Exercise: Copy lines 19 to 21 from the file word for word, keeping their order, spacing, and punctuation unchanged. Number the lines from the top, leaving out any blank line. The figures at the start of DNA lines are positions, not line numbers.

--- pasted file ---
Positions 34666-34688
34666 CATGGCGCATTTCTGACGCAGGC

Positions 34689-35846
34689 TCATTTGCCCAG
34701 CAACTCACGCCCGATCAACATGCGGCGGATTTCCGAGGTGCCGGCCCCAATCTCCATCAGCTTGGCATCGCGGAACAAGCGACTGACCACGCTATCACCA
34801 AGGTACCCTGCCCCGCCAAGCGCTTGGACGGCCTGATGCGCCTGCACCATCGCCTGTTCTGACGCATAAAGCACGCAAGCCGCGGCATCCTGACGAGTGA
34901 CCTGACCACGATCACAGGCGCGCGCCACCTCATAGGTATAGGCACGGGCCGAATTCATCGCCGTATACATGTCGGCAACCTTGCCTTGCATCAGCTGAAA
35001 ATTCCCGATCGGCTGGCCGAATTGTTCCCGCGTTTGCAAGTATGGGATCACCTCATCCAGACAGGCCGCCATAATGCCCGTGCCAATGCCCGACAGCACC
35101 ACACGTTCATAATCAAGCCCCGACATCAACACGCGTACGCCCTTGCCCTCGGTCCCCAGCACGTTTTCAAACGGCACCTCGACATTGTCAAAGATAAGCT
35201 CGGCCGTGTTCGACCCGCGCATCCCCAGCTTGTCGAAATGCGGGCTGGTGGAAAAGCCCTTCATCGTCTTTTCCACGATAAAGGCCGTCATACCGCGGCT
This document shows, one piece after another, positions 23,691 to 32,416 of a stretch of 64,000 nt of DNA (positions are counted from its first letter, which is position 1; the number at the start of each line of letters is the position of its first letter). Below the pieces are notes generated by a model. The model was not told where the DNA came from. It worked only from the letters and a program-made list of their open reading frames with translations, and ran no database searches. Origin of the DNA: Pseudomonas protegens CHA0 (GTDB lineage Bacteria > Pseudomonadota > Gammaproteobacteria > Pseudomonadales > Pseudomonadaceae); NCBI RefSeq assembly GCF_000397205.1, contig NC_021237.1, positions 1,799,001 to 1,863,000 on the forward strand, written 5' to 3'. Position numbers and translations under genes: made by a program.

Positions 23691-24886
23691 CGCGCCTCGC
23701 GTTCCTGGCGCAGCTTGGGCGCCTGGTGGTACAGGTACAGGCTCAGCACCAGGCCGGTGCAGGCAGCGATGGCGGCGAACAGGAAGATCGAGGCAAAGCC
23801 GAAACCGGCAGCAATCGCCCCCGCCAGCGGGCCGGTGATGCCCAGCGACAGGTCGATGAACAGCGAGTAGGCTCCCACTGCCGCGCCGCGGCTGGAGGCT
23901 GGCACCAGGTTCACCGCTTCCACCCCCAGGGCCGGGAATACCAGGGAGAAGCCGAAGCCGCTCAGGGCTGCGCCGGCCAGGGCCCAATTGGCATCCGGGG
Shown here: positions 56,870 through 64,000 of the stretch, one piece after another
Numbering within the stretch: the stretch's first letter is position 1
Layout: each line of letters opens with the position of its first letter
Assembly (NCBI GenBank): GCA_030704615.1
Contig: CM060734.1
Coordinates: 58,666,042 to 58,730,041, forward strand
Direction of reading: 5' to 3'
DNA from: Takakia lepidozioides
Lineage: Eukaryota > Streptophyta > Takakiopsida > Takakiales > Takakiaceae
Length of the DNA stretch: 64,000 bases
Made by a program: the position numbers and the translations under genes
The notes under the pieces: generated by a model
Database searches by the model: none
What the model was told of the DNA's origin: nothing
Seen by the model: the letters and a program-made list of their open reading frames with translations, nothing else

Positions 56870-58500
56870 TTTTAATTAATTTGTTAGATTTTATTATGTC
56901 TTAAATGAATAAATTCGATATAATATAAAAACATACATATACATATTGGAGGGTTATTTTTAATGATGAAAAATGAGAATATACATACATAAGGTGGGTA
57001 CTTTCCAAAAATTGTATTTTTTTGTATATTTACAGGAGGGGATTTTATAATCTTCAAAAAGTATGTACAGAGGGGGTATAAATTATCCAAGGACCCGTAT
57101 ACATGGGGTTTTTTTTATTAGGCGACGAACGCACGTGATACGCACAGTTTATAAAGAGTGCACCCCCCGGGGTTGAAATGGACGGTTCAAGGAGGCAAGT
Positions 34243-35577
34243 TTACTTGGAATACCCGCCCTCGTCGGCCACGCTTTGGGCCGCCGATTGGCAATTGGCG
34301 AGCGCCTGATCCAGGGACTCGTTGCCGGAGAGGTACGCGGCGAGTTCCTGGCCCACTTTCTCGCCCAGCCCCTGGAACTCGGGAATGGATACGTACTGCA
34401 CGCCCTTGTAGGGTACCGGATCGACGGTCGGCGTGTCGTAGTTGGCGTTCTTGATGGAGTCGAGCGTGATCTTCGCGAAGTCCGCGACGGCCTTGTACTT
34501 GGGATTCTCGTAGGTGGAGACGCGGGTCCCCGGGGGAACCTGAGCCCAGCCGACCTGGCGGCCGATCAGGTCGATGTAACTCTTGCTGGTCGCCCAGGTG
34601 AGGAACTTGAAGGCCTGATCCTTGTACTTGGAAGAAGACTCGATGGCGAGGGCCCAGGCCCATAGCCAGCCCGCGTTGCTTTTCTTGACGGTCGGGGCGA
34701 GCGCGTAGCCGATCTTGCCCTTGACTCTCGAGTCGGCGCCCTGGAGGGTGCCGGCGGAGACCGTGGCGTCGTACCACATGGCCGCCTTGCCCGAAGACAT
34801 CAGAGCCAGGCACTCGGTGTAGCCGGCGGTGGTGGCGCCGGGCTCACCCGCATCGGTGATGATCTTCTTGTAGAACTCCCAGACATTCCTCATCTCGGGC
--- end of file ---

Layout: each line of letters opens with the position of its first letter
Assembly (NCBI GenBank): GCA_030704615.1
Contig: CM060734.1